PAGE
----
Forgive me for a moment while I get a little bit srsly for a second.
Being a parent is HARD. Harder than I ever would have dreamed. It’s not like the basic need-meeting is a particularly challenging skillset, mind you. Basically all I have to do is keep him from offing himself, make PB&J sandwiches (and sometimes cut them into dinosaur shapes), change diapers, take him to the baby vet every few months, and not leave him alone in the bathtub. All pretty simple, if you stick to the basics.
But the very baseline interactions may not be enough to make a really awesome human being. That’s where it gets hard. All of a sudden you have to figure out the nuances of letting a child’s imagination thrive, while keeping them rooted in reality enough that they don’t end up smoking tons of pot and getting a liberal arts degree. You have to give them room to be their own person, but discipline them enough that they know there are consequences for their actions. You want them to have the finest of everything, but on the same note you want them to understand the value of things, and learn to love the simple things in life.
Exhausting. And lots of the time I fuck it up. I let Emmett watch too much television. I don’t give him baths frequently enough. I let him eat too much sugar. I let him terrorize public places on occasion (we went to H&M the other day, and OMG don’t get me started). I swear in front of him. I play on my iPhone instead of giving him my undivided attention. I don’t read enough books to him. I let him climb on unstable surfaces and then fall and hurt himself. I get impatient, and drag him to the carseat/stroller/crib instead of always taking the time to listen and see what he’s interested in. In short, I spend a fair amount of time being a complete failure as a mother.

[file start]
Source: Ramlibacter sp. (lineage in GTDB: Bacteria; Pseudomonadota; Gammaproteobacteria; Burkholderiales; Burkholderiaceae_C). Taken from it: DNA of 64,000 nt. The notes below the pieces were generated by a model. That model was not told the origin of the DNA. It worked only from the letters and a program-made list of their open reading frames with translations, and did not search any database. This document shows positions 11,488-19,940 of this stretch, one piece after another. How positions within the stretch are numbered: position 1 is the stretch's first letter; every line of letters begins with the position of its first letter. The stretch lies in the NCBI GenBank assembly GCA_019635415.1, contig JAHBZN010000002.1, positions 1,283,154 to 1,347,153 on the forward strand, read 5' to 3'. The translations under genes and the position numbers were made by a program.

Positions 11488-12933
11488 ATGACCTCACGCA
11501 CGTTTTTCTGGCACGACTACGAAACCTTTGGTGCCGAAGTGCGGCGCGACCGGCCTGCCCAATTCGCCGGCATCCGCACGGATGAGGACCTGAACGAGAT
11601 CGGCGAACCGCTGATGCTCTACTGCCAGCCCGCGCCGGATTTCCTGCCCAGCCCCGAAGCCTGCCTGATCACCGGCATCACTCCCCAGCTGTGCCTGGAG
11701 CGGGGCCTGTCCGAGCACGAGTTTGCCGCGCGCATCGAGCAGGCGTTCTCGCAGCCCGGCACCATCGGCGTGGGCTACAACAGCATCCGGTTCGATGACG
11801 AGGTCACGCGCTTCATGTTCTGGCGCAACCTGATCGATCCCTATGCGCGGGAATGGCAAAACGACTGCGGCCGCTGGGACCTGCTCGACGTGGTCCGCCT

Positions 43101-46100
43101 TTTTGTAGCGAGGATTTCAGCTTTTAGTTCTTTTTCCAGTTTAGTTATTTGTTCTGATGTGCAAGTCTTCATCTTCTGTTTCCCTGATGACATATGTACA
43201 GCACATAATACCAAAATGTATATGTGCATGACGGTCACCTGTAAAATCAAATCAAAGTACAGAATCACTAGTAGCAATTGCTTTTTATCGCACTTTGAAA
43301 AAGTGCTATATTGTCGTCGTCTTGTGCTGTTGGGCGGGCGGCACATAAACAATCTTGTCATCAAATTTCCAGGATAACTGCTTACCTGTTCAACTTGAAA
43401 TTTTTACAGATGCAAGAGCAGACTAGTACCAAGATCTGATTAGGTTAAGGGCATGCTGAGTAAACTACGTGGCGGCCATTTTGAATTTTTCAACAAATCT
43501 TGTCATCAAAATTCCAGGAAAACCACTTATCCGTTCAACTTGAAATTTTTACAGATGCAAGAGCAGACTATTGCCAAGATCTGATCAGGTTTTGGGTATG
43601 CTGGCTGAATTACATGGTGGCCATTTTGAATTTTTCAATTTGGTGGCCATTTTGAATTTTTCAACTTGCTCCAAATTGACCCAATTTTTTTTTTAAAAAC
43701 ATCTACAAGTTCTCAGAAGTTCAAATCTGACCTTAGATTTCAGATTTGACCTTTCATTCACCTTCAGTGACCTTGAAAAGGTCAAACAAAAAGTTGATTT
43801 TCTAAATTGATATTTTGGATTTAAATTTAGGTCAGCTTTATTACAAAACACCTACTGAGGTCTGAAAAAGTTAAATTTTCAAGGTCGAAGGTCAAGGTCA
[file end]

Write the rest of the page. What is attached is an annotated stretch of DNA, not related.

But I’m trying. We have plenty of days like today.
Woke up this morning, I made him french toast (let him eat too much syrup). Then we took him up to Boulder and walked around the farmer’s market. He helped pick out ears of corn. We walked some more around Boulder, and he finally fell asleep. We grabbed a quick brunch at The Kitchen in Boulder. Phenomenal stuff.
At this point, the baby woke up. We had been very lucky that his nap coincided with hunger pangs, thus a nicer restaurant choice. I pushed his stroller under the bar, which was the only available seating, and got to watch the bartenders make beautiful, complicated drinks while I ate my breakfast. Very cool. Emmett would have never tolerated this. And when those little eyes of his popped open, he right away started vocalizing his displeasure with being in his stroller and not more involved in the meal and/or terrorizing other restaurant guests.
So I did whatever any other logical, toddler-fearing parent would do in this situation: I immediately handed him an expensive piece of Spanish pottery filled with $12 french fries and let him go to town. Quiet cannot be measured in price, and I’m happy to let the little guy get in on the 4-star dining experience, provided he behaves. And lo! He behaved! Probably because the food was so good…
He was also thirsty, so…
I got my dessert to go, just in case there was a melt down (and sho’ nuff, there was a melt down as I waited for it to arrive).
At the Haagen-Dasz store up Pearl Street, there were a pair of monks having ice cream purchased for them by a touristy-looking woman. I don’t even understand.
Emmett commandeered my ice cream (coconut macaroon) that I had gotten to replace the boring ol’ vanilla gelato that was supposed to be served with the STP from The Kitchen. He also ate the vanilla gelato, and part of Chris’s brownie sundae thing. Emmett is an ice cream nazi. He kept giggling and shouting “tah-dee,” which is toddler for “candy,” and laughing maniacally. He determined that both the brownie and the STP were hostile forces and not to go near his ice cream. Weird little guy. Who takes ice cream over cake? Or not BOTH when they’re being offered together??